So Garfield comes to adolescents as a particularly rich writer, and one who defies categories…. Garfield's adventure stories stand apart…. They are romances—sea stories, picaresque adventures, historical novels—which confront the same problems that all the "relevant" adolescent novels hinge on: the quest for identity, coming to terms with one's roots and heritage, learning to distinguish between authenticity and artifice, and finding a place for oneself in the world. Yet the use of the 18th century, which for Garfield is "more of a locality than a time," allows a fresh look at these essential themes. The reader is glued to his seat, much in the way 18th and 19th century novelists held their readers in suspense, while Garfield plunges into these issues. He feels compelled to write about the quest for identity because, as he says, "I have a passion for secrets and mystery. And the secret and mystery of another individual seems to me the only mystery one can unravel endlessly…."

So while his readers can revel in the sheer joy of good storytelling, Garfield is one of the few writers of adolescent novels who doesn't cheat them by ending his responsibility with suspenseful narration. Nor does he simplify the world in an attempt to satisfy the adolescent impulse toward closure. In other words, he does not make the world sweeter, or the obstacles in his stories darker, uglier, more or less threatening than they are. In his warmth and humor he urges an acceptance of humanity and a tolerance of ambivalence which is unique to...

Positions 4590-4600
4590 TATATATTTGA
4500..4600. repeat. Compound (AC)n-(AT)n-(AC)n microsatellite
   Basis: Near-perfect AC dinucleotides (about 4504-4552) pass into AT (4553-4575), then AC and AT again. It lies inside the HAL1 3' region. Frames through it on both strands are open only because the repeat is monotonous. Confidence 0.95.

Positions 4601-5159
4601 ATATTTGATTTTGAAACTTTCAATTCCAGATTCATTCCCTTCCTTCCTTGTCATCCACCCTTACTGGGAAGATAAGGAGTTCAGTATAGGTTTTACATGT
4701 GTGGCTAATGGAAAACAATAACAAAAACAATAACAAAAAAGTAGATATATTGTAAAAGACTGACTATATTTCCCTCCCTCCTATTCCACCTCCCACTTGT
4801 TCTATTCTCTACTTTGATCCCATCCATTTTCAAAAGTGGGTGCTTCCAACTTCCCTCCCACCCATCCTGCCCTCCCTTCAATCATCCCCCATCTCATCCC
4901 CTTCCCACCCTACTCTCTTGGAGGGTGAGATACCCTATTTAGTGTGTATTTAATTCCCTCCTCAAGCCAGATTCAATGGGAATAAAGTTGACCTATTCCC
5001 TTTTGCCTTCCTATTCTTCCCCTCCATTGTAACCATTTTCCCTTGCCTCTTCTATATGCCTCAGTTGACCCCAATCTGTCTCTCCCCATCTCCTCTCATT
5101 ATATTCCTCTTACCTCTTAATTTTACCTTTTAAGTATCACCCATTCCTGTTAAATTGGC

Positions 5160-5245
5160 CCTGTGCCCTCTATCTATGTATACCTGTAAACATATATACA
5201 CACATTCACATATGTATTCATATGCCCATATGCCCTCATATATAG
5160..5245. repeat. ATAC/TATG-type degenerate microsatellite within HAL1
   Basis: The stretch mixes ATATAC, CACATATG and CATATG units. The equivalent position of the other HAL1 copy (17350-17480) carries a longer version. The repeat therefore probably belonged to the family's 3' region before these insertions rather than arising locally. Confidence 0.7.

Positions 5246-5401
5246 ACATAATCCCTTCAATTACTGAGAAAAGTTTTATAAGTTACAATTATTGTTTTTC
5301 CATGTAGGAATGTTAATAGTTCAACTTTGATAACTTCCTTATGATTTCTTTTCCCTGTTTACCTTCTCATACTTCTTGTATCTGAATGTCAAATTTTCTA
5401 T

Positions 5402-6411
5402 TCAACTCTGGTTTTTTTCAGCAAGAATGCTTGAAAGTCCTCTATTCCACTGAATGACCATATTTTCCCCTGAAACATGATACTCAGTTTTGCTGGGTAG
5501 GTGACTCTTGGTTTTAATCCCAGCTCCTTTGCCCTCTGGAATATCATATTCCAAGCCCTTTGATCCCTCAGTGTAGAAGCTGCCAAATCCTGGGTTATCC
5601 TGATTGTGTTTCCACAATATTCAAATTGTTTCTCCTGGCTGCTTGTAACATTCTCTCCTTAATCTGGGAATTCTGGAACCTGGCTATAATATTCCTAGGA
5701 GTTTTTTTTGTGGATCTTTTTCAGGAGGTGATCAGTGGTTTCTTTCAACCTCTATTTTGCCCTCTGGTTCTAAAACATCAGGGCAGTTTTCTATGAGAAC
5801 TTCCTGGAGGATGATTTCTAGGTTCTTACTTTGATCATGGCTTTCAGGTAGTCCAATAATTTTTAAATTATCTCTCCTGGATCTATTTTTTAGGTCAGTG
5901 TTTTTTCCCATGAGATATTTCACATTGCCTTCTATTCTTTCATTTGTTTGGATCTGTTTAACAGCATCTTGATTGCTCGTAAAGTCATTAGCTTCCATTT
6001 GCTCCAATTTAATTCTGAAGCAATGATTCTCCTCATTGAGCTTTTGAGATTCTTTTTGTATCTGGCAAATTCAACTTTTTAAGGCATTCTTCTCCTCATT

(This entire section contains 2559 words.)

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the world of adolescent fiction. And it is this tolerance that allows for an honest, substantial, and mature point of view.

Garfield's first novel, Jack Holborn …, is a sea adventure, and the plot is constructed out of the traditional motifs of the genre: sailing to strange and faraway places, ship-wreck, treasure hunting, mutiny and piracy. It is often cumbersome, melodramatic, and unconvincing, but it is exciting. We are drawn into the story immediately as Jack, the young hero, stows away in the hold of the ship, the "Charming Molly," while it is taken over by pirates and the original crew murdered. This dramatic and violent opening is described through the eyes of the child, Jack, who is about the same age Stevenson's Jim Hawkins was when he set sail for Treasure Island. But Garfield's hero, though he remains relatively undeveloped at the end of the novel, is a far more interesting character. Unlike Jim, he is a waif and has the cynical viewpoint of an abandoned child. (pp. 44-6)